Oh, Apple — it’s getting harder and harder to maintain my enthusiasm for you.
First, what is this business with you suing HTC over 20 iPhone patents? Cupertino’s in a snit over what it perceives as infringement "related to the iPhone's user interface, underlying architecture and hardware" — specifically "unlocking a device by performing gestures on an unlock image" and references to multitouch.
Well, that all sounds pretty vague, doesn’t it? And it looks like it would extend to pretty much any touchscreen phone ever made.
From the press release: “We can sit by and watch competitors steal our patented inventions, or we can do something about it. We’ve decided to do something about it,” said Steve Jobs, Apple’s CEO. “We think competition is healthy, but competitors should create their own original technology, not steal ours.”
These words echo what Tim Cook previously said about being willing "to suit up and go against anyone." At one time, some thought it would be Palm, but it doesn't appear that WebOS is what Apple is gunning after, at least right now. Instead, Cupertino — which has already locked horns with Nokia — has gone after HTC. Surprising? YES — as much to HTC itself as anyone. Like us, the Android/WinMo phone maker found out about the litigation by reading about it on the web.
The group of devices at the heart of the matter is expansive and startling; it’s made up of practically every HTC-made WinMo or Android phone. That’s not even the most interesting part: The handsets that were repeatedly singled out by Apple were of the Android variety. (The WinMo phones were picked for sporting a DSP chip, but not necessarily for the feature set or functionality of the OS). Apple wants to block the import and sale of these HTC phones in the U.S. and seeks three times the damages, plus “maximum interest.”
If it seems to you like the iPhone maker is singling out and attacking a primary Android manufacturer, then according to industry watchers, you may have just gotten the whole point of this mess.
(FYI: Gizmodo’s got the goods on this, with full coverage that includes all the filings embedded on its site. Click here to go there.)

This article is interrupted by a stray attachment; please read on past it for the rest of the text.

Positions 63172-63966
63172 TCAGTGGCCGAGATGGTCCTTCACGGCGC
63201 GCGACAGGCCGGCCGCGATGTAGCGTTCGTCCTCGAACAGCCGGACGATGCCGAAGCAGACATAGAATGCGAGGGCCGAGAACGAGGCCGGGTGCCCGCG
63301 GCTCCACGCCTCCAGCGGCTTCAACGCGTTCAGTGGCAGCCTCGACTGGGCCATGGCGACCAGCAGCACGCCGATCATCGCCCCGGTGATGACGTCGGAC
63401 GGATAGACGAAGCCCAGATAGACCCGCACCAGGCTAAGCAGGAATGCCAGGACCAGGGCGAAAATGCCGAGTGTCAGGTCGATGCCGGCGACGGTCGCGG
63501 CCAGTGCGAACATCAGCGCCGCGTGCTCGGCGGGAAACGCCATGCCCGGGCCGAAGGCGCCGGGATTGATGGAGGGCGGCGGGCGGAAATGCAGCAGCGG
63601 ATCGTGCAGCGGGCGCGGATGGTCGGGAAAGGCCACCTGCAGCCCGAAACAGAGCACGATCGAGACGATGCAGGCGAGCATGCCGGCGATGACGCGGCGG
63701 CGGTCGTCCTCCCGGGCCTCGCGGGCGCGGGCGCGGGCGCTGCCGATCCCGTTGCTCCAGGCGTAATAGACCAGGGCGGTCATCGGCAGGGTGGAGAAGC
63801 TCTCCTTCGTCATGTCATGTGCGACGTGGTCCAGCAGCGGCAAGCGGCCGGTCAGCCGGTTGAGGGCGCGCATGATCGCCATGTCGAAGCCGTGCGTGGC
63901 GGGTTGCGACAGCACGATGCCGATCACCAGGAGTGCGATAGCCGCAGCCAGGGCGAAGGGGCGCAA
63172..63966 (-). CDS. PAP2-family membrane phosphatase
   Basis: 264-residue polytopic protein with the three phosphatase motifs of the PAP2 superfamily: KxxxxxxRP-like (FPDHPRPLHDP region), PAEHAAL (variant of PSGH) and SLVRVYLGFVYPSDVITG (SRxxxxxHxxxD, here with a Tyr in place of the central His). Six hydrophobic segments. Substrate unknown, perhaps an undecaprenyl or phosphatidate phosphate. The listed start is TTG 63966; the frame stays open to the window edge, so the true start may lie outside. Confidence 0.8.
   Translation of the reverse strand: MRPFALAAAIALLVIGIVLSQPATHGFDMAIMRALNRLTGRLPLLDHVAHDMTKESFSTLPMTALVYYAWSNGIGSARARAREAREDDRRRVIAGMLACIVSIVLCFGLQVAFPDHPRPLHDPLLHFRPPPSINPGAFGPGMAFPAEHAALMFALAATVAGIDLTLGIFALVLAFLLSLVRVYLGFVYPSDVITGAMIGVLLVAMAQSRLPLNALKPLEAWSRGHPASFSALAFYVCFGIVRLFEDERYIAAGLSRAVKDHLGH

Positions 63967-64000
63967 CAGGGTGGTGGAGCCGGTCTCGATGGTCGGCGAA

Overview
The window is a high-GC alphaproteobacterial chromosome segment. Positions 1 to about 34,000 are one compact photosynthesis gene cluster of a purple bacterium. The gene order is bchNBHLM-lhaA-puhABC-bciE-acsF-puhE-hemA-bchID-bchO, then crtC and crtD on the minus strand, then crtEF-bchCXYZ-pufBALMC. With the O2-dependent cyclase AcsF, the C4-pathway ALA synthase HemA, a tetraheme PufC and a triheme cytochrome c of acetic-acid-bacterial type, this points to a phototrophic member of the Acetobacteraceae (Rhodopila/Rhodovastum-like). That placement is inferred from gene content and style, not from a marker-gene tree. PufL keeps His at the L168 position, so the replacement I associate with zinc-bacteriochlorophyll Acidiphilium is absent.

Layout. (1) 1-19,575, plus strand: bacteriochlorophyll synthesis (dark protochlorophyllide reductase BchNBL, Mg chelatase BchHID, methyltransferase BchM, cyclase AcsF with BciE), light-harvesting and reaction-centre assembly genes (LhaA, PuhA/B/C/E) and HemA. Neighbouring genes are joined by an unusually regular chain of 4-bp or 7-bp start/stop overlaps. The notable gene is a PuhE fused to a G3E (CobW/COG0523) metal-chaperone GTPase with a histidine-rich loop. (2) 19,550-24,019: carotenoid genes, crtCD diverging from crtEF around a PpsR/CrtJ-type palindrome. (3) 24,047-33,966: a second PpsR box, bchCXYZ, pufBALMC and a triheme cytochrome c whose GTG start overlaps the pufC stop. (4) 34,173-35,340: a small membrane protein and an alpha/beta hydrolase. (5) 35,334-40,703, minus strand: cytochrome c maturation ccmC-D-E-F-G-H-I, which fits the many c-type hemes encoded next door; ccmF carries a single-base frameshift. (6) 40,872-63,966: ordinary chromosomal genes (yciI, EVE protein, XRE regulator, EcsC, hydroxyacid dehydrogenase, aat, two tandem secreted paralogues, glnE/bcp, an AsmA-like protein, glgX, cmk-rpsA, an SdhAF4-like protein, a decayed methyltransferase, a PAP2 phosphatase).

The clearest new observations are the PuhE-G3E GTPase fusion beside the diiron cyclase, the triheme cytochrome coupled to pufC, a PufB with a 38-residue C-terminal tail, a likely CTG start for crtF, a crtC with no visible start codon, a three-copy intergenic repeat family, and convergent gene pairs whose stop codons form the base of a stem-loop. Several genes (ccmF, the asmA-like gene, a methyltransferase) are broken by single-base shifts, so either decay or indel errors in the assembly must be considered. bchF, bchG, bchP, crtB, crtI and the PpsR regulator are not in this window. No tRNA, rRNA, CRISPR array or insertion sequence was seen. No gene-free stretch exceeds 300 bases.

Obviously, this kind of stuff can really stoke the fires on the Apple hate, particularly among Android fanatics. As an iPhone user, even I have to admit that this leaves a really bad taste in my mouth. I still love the iPhone, and I’m proud that this device blazed a trail that has widely been acknowledged (whether partly or completely) for inspiring today’s current boom in smartphones. But I have been and continue to be gobsmacked about Apple’s behavior. For a company that was considered a pioneer, this ugly attempt at eradicating the competition, instead of innovating new paths to success, is unseemly at best. At worst, it could wake a sleeping giant. It looks like a pointed attack against Google by way of Android, with HTC getting hit in the crossfire.
Most consumers may hardly notice this news item, but industry watchers and tech geeks can see that this is a cannon ball fired over the enemy wall. The ramifications of this aren’t obvious yet, but I’m somewhat bracing myself over what could unfold next.
What do you guys think? Bold, but silly move that, like other lawsuits, won’t really do anything but make a point? Or is it a real and credible threat that should have HTC — or possibly all Android makers — shaking in its shoes?
UPDATE: PD reader "months" just offered up a link to a comprehensive Engadget post that explains each patent concern. What caught my eye in it is this really interesting tidbit from the site: "...Of note, most of the patents were granted in the past year, but overall they span a range from 1995 to February 2. Yes, last month..." To check out the full post and the discussion points over each one of the patents, click here. (Thanks, months!)